We need to break free from the capitalist economy. Degrowth gives us the tools to bend its bars.
Economic growth isn't working, and it cannot be made to work. Offering a counter-history of how economic growth emerged in the context of colonialism, fossil-fueled industrialization, and capitalist modernity, The Future Is Degrowth argues that the ideology of growth conceals the rising inequalities and ecological destructions associated with capitalism, and points to desirable alternatives to it.
Not only in society at large, but also on the left, we are held captive by the hegemony of growth. Even proposals for emancipatory Green New Deals or postcapitalism base their utopian hopes on the development of productive forces, on redistributing the fruits of economic growth and technological progress. Yet growing evidence shows that continued economic growth cannot be made compatible with sustaining life and is not necessary for a good life for all.
This book provides a vision for postcapitalism beyond growth. Building on a vibrant field of research, it discusses the political economy and the politics of a non-growing economy. It charts a path forward through policies that democratise the economy, "now-topias" that create free spaces for experimentation, and counter-hegemonic movements that make it possible to break with the logic of growth. Degrowth perspectives offer a way to step off the treadmill of an alienating, expansionist, and hierarchical system.
A handbook and a manifesto, The Future Is Degrowth is a must-read for all interested in charting a way beyond the current crises.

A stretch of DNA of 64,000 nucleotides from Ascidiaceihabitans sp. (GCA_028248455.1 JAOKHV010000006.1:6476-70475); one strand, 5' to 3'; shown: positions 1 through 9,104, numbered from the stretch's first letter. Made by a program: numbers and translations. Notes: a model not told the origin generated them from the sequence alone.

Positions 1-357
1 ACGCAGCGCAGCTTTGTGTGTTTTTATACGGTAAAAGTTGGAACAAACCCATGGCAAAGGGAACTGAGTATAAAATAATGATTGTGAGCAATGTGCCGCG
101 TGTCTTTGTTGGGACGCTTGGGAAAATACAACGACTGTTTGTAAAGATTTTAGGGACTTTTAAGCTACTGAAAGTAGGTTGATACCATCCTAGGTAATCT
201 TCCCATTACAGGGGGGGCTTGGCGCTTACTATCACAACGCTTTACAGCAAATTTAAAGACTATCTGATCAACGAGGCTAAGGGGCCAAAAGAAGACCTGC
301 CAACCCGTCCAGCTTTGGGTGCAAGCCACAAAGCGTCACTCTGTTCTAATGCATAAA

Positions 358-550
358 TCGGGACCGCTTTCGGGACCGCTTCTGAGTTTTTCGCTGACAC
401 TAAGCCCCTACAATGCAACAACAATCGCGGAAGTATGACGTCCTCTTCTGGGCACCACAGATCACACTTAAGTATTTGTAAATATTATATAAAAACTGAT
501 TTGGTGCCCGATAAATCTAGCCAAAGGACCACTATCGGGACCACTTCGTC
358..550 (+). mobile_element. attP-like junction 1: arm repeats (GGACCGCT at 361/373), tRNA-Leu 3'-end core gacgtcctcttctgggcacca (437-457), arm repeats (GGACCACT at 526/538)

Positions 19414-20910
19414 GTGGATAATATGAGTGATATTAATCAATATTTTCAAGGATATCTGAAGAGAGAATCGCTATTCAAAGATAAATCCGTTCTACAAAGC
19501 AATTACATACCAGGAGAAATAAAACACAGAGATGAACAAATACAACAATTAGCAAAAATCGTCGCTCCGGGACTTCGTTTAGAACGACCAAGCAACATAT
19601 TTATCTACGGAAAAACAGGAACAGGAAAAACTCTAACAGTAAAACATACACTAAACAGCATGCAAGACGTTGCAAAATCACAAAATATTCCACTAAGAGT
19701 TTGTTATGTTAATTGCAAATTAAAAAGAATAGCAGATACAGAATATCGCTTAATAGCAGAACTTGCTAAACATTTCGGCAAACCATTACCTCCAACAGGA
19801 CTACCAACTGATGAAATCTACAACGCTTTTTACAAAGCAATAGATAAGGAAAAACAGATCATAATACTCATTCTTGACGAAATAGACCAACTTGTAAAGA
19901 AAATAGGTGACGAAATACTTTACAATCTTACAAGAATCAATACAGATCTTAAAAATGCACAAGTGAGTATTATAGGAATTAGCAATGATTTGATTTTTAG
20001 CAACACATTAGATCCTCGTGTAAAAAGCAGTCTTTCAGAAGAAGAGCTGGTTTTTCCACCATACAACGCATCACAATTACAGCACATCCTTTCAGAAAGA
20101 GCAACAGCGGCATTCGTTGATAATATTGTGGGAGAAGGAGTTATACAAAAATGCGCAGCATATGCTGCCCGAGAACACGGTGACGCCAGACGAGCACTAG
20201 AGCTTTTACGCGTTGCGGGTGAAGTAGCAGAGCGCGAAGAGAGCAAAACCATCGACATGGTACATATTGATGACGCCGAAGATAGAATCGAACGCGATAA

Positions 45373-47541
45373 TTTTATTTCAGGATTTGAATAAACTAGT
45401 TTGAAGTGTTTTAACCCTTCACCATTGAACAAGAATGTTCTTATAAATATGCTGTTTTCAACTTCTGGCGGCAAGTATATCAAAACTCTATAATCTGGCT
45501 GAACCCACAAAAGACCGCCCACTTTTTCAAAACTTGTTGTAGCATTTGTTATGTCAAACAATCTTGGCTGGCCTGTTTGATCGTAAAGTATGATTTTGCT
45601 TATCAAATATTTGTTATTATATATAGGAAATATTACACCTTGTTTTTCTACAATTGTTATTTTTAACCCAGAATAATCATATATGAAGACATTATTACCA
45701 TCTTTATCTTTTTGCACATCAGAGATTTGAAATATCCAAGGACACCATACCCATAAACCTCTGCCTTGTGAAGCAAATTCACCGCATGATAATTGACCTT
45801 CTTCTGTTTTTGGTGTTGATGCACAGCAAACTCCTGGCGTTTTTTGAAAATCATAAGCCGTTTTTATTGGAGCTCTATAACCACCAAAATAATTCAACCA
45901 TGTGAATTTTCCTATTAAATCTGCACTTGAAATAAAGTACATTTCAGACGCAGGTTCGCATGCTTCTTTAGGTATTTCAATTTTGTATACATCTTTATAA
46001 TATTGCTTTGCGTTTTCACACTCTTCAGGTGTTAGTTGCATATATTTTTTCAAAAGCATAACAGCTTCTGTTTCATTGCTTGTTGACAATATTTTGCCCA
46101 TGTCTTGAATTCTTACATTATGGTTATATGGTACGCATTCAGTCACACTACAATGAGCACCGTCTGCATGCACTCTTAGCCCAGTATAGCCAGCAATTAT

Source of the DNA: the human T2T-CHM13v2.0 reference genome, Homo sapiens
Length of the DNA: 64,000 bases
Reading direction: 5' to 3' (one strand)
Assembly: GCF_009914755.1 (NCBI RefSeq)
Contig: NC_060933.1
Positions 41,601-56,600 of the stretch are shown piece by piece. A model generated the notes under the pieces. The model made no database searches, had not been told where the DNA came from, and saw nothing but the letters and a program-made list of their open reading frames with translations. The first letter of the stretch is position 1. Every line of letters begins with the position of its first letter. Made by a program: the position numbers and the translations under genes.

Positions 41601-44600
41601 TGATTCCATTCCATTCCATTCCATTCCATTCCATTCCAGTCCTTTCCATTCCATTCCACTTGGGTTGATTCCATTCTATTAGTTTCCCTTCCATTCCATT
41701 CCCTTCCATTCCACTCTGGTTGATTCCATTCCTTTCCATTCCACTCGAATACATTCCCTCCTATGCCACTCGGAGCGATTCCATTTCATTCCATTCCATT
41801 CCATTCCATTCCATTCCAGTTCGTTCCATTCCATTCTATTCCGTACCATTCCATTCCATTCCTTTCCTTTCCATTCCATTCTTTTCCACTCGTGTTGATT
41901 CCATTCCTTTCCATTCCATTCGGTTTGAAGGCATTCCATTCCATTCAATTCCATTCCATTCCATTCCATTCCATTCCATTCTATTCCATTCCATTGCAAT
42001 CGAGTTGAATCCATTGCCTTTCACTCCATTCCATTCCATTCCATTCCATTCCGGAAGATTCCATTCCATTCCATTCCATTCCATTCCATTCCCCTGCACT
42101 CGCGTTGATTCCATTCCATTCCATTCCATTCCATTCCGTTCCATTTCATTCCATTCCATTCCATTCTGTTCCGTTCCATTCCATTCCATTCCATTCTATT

Matthias Schmelzer is a Berlin-based economic historian, social theorist and climate activist. He works at the Friedrich-Schiller University of Jena and is active in various social-ecological networks and movements. He has published The Hegemony of Growth and edited Degrowth in Movement(s).
Andrea Vetter is a transformation researcher, activist and journalist, using degrowth, commons and critical eco-feminism as tools. She teaches transformation design at the Braunschweig University of Art. She is editor of the magazine Oya and lives in and is co-founder of the House of Change, a transregional rural space for art, learning and co-creation in Eastern Germany.
Aaron Vansintjan lives in Montreal and writes about food, cities, politics, and ecology. He is the co-founder of Uneven Earth, a website focusing on ecological politics. He has been published in The Guardian, Briarpatch Magazine, Red Pepper, Truthout, Open Democracy, and The Ecologist.